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Tuesday, 27 July 2010


It seems that in this country today the police must never be seen to be in the wrong. I believe the trust that we the public have in our Police Force is being irreparably damaged by the apparent shift in the relationship between the police and the law. The police are always very quick, sometimes as in the case of the MP Damian Green too quick, to demonstrate that nobody, not even politicians are above the law, while on a fairly regular basis now we are being shown that they clearly are.

I am not trying to imply that the Police are more ‘Gung Ho’ or more violent towards the general public than in the past and they do often find themselves in very stressful situations but when incidents of conflict between the police and members of the public do occur there seems to be a definate trend toward more brazen acquittals, which can serve no purpose other than to embolden those in the ‘force’ who have a tendency toward violence to use it more often.

The first of two cases that particularly concern me is of a very drunk and no doubt troublesome reveller with a very bloodied face, handcuffed by the police and being pinned down over the bonnet of a police car having CS gas sprayed into his face at just a few inches distance, this was a clear breach of the guidelines on the use of this deterrent, which even in exceptional circumstances (which this clearly wasn’t) should not be used closer than a meter. This video shows what happened, you don't have to watch all of it.

Despite there being a clear breach of the guidelines and a lengthy enquiry we were told there was no case for anyone to answer, so just like the three enquiries into the CRU leaked emails the purpose seems to have been to whitewash.

Next the more publicised case of Ian Tomlinson.

The Director of Public Prosecutions has announced that no charges are to be brought against PC Simon Harwood in connection with the death of Ian Tomlinson.

Video available here, if you have not seen it already then you should watch it.

It shows a man walking along with his hands in his pockets being hit first with a baton, then violently pushed to the ground, having his hands in his pockets he could do little to break his fall. After being helped up he walked on for another 100 yards or so then died.

Ian Tomlinson was examined by three pathologists, The first  Dr Patel (who is at present suspended over claims of incompetence) was not given any details relating to the circumstances surrounding Ian Tomlinson's death and concluded that he died from a heart attack. Two further examinations were carried out by seperate pathologists who both concluded that he died from internal bleeding as result of blunt force injuries consistant with his being violently knocked down.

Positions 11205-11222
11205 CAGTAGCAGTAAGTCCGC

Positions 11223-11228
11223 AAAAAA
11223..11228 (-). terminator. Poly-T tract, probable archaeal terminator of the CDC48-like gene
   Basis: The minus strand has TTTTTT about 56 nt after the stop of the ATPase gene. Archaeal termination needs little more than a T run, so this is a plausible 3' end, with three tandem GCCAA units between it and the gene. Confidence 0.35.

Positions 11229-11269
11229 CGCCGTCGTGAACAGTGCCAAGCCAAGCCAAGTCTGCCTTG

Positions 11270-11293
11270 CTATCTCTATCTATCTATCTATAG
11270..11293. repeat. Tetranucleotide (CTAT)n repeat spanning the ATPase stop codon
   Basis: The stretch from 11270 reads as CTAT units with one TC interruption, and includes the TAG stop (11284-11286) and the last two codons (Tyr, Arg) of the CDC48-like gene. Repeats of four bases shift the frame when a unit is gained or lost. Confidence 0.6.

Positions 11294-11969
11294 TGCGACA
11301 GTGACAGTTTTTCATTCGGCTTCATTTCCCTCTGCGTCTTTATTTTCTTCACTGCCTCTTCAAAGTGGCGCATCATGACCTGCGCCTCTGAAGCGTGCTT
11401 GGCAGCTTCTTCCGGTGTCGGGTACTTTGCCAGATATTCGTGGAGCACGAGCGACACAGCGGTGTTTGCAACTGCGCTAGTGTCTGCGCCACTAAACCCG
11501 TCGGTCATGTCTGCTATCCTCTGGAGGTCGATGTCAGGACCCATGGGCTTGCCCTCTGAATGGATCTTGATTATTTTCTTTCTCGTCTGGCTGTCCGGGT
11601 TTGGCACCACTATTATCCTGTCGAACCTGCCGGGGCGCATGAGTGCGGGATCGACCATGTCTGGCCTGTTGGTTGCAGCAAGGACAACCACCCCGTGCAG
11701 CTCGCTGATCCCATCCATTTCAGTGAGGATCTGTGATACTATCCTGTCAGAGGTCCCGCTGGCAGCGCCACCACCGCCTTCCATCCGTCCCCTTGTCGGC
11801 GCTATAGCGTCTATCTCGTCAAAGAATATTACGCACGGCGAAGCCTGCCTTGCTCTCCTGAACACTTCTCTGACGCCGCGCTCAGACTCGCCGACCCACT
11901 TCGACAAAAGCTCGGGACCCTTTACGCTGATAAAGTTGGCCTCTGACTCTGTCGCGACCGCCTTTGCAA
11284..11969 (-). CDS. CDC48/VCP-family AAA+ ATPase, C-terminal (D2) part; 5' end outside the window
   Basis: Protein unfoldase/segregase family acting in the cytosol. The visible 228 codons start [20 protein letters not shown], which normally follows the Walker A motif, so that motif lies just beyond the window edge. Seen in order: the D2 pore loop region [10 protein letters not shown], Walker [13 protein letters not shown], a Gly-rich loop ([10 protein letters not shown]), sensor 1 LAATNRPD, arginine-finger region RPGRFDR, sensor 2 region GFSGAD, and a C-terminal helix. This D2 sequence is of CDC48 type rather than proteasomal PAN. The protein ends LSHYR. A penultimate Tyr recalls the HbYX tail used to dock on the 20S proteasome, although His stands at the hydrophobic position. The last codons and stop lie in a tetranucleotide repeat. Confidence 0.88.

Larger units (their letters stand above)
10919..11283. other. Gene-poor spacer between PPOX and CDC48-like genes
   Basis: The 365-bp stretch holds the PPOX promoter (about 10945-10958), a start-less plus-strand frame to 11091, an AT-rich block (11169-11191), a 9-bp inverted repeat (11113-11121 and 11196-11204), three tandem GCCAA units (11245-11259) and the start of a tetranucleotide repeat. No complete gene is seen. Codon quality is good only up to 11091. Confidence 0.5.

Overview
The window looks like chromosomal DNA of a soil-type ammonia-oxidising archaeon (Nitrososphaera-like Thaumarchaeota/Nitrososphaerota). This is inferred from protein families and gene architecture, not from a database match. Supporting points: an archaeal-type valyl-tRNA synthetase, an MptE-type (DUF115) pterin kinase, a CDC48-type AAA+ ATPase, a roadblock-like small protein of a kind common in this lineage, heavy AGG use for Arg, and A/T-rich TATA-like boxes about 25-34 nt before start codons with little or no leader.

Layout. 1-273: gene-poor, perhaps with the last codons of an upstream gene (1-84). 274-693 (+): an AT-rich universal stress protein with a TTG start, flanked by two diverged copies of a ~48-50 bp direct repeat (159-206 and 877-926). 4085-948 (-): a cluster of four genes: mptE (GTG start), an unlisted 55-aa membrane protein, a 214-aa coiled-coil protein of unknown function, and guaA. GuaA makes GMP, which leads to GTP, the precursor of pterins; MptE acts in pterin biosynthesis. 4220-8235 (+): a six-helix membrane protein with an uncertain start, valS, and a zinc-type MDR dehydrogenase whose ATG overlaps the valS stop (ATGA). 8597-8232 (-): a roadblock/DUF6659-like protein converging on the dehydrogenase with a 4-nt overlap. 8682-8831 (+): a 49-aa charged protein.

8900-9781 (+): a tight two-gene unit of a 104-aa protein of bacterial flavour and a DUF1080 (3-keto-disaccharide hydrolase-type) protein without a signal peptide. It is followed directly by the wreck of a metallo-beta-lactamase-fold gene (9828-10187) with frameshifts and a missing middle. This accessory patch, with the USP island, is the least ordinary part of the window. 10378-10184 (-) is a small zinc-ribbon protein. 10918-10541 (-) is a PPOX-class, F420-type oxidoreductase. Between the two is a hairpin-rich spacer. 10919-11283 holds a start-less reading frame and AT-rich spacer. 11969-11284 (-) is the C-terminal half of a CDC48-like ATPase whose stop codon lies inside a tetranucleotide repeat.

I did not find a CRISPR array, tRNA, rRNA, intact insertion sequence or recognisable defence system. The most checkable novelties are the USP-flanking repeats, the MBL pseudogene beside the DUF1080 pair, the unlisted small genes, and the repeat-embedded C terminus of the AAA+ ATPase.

Justice is a process, not an outcome and the decision should not have been decided on conflicting medical evidence alone, there should have been a jury and their judgement should have been based on an assessment of all the evidence, not just the medical opinions.

If a person dies, even from a heart attack just minutes after being assaulted, there should be a case to answer, the IPCC apparently thought so why not the CPS? Just a very quick bit of research on the net shows me this--- Under section 3 of the Public Order Act a person is guilty of affray if he/she uses or threatens unlawful violence against another. That alone would send PC Harwood to prison for at least 3 years.

Or conversely he could have been tried for ‘Misfeasance’, which is an action against the holder of a public office, alleging in essence that the office-holder has misused or abused his power. The video evidence alone shows that there is not much doubt about that.

More recently Ekram Haque a 65-year-old grandfather (in admittedly different circumstances) was knocked down in an almost identical fashion by a pair of intellectually challenged ‘happy slappers’, they received -a much less than they deserved -8 years in jail between them. It might have been said at their trial that they had a record of violence. However, a close inspection of PC Harwood’s record would have shown that he too had been investigated inconclusively by Surrey Police on allegations of excessive force used on another occasion.

Ekram died a week after being knocked to the ground, Ian Tomlinson died just a few minutes after he was knocked down. Yet it has taken 15 months of procrastination, for the Crown Prosecution Service to come out and say that no charges will be brought. They refused to have the case put before a jury and the delays that they have deliberately created now ensure that charges of 'Common Assault’ cannot be brought because the six-month time limit has expired. How very convenient.

In an open and democratic society it must be more important to prosecute police who have broken the law than it is to prosecute anybody else, otherwise any trust the public might have in the police force is destroyed.

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